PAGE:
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NHA vs. ca (GR No.

128064, March 1, 2004)


SECOND DIVISION
[G.R. No. 128064. March 4, 2004]

R.V. MARZAN FREIGHT, INC., petitioner, vs. COURT OF APPEALS and SHIELAS
MANUFACTURING, INC., respondents.
DECISION
CALLEJO, SR., J.:

This is a petition for review under Rule 45 of the 1997 Rules of Civil Procedure
of the Decision[1] of the Court of Appeals in CA-G.R. CV No. 49905 affirming
with modification the Decision[2] of the Regional Trial Court of Rizal, Pasig,
Branch 154, in Civil Case No. 61644.

THE FACTS

The petitioner RV Marzan Freight, Inc., owned and operated a customsbonded warehouse located at the Bachrach Corporation Building, where it
accepted all forms of goods and merchandise for storage and safekeeping.
Private respondent Shielas Manufacturing, Inc., on the other hand, was a
corporation organized and existing under Philippines laws, and engaged in
the garment business.

Philippine Fire and Marine Insurance Corporation (Philfire) issued Insurance


Policy No. F-8952/4358-HO dated December 11, 1989[3] in favor of the
petitioner, covering its warehouse as well as stocks in trade of every kind
and description usual to the warehouse operation of the Assured and/or other
interest that may appear during the currency of this policy whilst contained in
the building, known as BACHRACH CORP.

On April 12, 1989, raw materials consigned to the private respondent covered
by Invoice No. TG-89125[4] arrived in the Philippines from Keelung, Taiwan on
board the vessel SS World Lion V-302W owned by Sea-Land Service, Inc. from

its supplier, Tricon Enterprises Ltd. The materials were valued at


US$32,006.93.[5] The Bureau of Customs treated the raw materials as
subject to ordinary import taxes and were not immediately released to the
private respondent. Moreover, the consignee failed to file the requisite
import entry[6] and failed to claim the cargo.[7]

In a Letter[8] to the Office of the District Collector of the Bureau of Customs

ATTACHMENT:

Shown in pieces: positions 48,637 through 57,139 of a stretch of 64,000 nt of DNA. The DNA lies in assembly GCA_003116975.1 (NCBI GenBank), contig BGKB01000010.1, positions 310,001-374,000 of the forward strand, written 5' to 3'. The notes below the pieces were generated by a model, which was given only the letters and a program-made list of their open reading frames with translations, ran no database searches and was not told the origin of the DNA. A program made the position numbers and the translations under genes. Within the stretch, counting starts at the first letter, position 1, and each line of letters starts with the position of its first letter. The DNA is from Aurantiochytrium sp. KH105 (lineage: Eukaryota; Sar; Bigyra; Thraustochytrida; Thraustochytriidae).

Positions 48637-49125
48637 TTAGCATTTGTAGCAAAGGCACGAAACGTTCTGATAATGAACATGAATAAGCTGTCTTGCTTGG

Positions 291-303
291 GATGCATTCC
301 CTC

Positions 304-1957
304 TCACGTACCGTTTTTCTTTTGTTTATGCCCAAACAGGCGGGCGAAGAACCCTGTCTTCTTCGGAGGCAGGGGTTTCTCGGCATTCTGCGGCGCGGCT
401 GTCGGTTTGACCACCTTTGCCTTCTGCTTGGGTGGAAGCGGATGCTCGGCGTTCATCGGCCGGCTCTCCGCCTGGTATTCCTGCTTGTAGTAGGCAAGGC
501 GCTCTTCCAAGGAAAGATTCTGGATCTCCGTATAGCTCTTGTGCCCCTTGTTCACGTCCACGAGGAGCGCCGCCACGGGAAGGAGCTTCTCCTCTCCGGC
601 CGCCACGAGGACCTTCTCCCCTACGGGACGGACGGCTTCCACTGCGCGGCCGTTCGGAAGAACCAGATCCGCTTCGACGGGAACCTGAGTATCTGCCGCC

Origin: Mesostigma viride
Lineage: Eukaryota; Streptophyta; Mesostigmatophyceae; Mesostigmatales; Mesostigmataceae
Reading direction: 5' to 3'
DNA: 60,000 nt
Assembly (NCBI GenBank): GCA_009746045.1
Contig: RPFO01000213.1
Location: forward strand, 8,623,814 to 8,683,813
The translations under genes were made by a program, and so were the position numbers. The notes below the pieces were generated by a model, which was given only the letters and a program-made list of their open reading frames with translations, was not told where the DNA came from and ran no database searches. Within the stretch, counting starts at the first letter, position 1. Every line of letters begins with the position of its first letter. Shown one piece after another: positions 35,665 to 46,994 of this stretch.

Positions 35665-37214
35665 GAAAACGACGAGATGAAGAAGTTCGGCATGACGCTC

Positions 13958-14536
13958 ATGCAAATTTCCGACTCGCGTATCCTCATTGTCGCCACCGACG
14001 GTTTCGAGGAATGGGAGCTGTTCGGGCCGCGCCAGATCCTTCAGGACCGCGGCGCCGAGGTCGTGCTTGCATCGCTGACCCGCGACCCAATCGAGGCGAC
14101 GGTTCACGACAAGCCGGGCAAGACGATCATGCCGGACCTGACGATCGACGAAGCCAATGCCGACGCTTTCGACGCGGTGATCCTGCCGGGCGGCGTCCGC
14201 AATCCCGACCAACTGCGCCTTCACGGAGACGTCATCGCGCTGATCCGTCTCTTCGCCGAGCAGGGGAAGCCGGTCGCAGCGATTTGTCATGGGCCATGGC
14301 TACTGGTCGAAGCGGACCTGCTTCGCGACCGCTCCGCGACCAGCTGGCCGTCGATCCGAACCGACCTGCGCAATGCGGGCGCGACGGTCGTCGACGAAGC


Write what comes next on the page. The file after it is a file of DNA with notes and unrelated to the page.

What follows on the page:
dated July 24, 1989, Sea-Land Service Inc. authorized the petitioner to take
delivery of Container No. SEAU-462597 consigned to the private respondent
for stripping and safekeeping.

In a Letter[9] addressed to Bureau of Customs District Collector Emma M.


Rosqueta dated September 11, 1989, the International Container Terminal
Services, Inc. (ICTSI) requested for authority to clear the storage areas of
cargoes which have been abandoned by their owners or seized by the Bureau
of Customs. Included in the request was the cargo of the private
respondent. The District Collector of Customs initiated Abandonment
Proceedings No. 288-89 over the cargo. On September 29, 1989, the District
Collector issued a Notice[10] to the consignee of various overstaying cargo,
including that of the private respondent, giving them fifteen (15) days from
notice thereof to file entry of the cargoes without prejudice to the right of the
consignees to redeem articles pursuant to Section 1801 of the Tariff and
Customs Code within the prescribed period therein; otherwise, the cargoes
would be deemed abandoned and sold at public auction. As ordered, the
Notice of the Abandonment Proceedings was posted on the Bureaus bulletin
board on September 29, 1980.[11] No separate notice was sent to the private
respondent because per the ICTSIs records, the address of the consignee
was unknown.

Earlier, on November 7, 1989, Leonardo S. Doctor, Chief of the Law Division


of the Bureau of Customs, issued a Memorandum[12] informing the Chief for
Auction and Cargo Disposal Division that the declaration of abandonment in
the aforestated proceedings had already become final and executory as of
October 30, 1989 and that the cargoes subject matter thereof should be
inventoried and sold at public auction.

However, before the inventory and sale at public auction of the goods could
be accomplished, part of the warehouse containing the shipment was burned

on July 26, 1990. The private respondents shipment was, likewise, burned
and destroyed. The Philfire paid to the private respondent the amount of
P12,000,000, for which the latter was issued a receipt.

On March 19, 1991, the private respondent, through counsel, sent a letter to
the petitioner demanding payment of the value of the goods in the amount of
US$32,006.93. However, the petitioner rejected the demands. Meanwhile,
on October 28, 1991, the petitioner executed a Release of Claim and Hold
Harmless Undertaking.[13]

On December 26, 1991, or after the lapse of more than two years from the
arrival of the cargo in the Philippines, the private respondent filed a complaint